The charge and utilization file from Azure allowed us to understand the number of hours we were being charged for by each virtual machine per day. The total number of hours consumed (quantity on the charge and utilization file) for a VM series in a given day divided by 24 gave us our weighted cores value.
Sum of Hours / (24*Number of Days)
A small, single day dataset, example below shows us how we better understood the number of reservations to purchase to cover our M32ms fleet.
If each instance of the M32ms virtual machines were running 24 hours a day (216 core hours) then we would be able to effectively purchase 9 reservations.
However, as the majority of the VMs do not run for 24 hours a day, we are better to make a reservation for only 4 or 5 instances.
The weighted cores calculation allowed us to purchase more accurately and confidently. We now had an improved measure as to what could and should be reserved in a particular subscription.
Again, starting conservatively, we purchased reservations for a quantity of cores that would slowly increase our coverage. We moved from 50% coverage to 75% on key subscriptions and then higher.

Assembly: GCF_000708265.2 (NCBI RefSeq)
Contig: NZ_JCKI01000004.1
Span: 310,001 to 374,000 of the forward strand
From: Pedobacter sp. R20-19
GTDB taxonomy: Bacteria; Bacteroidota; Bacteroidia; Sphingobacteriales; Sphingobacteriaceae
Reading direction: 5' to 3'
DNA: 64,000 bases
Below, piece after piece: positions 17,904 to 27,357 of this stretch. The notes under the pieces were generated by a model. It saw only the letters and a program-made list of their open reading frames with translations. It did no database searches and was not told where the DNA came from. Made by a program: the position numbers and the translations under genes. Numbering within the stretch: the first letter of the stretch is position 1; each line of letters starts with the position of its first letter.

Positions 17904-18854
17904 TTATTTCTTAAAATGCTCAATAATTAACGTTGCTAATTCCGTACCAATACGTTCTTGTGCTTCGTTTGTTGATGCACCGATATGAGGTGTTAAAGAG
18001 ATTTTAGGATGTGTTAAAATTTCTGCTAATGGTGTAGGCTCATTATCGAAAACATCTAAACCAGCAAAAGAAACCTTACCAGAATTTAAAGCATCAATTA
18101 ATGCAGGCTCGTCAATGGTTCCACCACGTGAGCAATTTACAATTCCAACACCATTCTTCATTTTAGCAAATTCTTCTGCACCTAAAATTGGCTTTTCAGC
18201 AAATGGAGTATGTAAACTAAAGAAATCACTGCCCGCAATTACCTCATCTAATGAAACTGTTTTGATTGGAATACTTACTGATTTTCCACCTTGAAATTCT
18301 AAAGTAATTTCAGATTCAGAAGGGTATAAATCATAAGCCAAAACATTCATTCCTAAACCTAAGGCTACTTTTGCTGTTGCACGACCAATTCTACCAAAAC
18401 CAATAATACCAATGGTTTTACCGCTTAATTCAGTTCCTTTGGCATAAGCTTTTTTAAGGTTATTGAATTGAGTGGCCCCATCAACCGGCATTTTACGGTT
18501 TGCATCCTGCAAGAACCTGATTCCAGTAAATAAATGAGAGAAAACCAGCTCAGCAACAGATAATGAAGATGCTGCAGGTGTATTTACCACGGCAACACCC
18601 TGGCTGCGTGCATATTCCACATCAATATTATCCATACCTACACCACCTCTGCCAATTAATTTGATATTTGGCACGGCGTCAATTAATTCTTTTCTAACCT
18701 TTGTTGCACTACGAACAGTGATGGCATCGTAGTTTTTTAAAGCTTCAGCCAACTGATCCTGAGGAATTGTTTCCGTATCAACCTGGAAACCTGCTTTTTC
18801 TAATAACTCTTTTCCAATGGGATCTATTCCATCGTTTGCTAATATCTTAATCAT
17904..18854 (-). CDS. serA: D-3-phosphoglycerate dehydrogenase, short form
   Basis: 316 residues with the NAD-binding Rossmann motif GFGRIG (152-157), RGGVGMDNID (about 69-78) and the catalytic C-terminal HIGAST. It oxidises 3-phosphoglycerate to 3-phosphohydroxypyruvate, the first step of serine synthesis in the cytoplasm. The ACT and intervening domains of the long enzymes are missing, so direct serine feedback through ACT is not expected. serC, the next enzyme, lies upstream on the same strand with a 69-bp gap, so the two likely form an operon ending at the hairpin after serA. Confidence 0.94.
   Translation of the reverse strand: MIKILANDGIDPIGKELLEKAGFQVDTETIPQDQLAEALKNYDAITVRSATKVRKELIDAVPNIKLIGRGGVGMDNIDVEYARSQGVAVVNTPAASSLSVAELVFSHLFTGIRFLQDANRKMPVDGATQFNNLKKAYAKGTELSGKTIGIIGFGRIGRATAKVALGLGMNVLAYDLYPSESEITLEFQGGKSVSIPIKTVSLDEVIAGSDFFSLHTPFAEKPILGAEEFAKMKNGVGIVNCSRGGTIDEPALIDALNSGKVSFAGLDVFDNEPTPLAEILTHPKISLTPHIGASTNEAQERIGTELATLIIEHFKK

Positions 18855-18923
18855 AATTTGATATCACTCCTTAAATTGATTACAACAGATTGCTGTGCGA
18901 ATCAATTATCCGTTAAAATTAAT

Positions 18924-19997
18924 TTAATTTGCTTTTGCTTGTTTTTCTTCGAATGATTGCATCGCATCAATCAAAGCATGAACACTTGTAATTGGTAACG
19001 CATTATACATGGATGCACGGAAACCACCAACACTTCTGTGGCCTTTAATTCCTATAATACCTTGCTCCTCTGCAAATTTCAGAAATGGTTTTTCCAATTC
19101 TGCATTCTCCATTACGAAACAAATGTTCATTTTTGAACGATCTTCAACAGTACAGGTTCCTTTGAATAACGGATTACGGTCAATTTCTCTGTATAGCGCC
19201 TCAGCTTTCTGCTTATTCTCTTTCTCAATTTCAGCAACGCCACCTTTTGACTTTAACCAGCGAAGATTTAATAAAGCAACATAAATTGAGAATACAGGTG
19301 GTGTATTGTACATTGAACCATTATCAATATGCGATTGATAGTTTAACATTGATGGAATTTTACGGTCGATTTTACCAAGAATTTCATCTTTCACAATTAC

Even with the weighted core calculation some workloads were “illusive” and a portion of our purchases would go unutilized. This is when we began exploring exchanges and returning cores to make a corresponding purchase for a different VM. To this day there is still a specific VM family that, mostly out of superstition, I will avoid making reservations for.
To support purchasing we built a set of reports in PowerBI. By consuming data from the charge and utilization file these reports provide us the standing of our VM fleets in all subscriptions.
By having this situational awareness (number of cores, weighted cores, average cores / month, existing cores reserved, etc.) to the fleets we know what purchases to make next or if exchanges are required.
Inevitably workloads change. Whether there is a decrease in utilization, or a decision to switch to a new VM family is made, reservations that were once thought to be covering stable and predictable workloads begin to go underutilized. We set a strict bar for ourselves of not wanting to let more than 5% of an RI go to waste in any given month. As we increased our commitment to reservation and started covering workloads that we knew were inherently less predictable longer term we began to make use of exchanges more frequently to ensure we did not have reservation coverage going to waste.
Exchanges moved from being a very tactical exercise for us – where we might shuffle a handful of instances to offset a dip in utilization – to a strategic one when a significant re-architecture opportunity arose.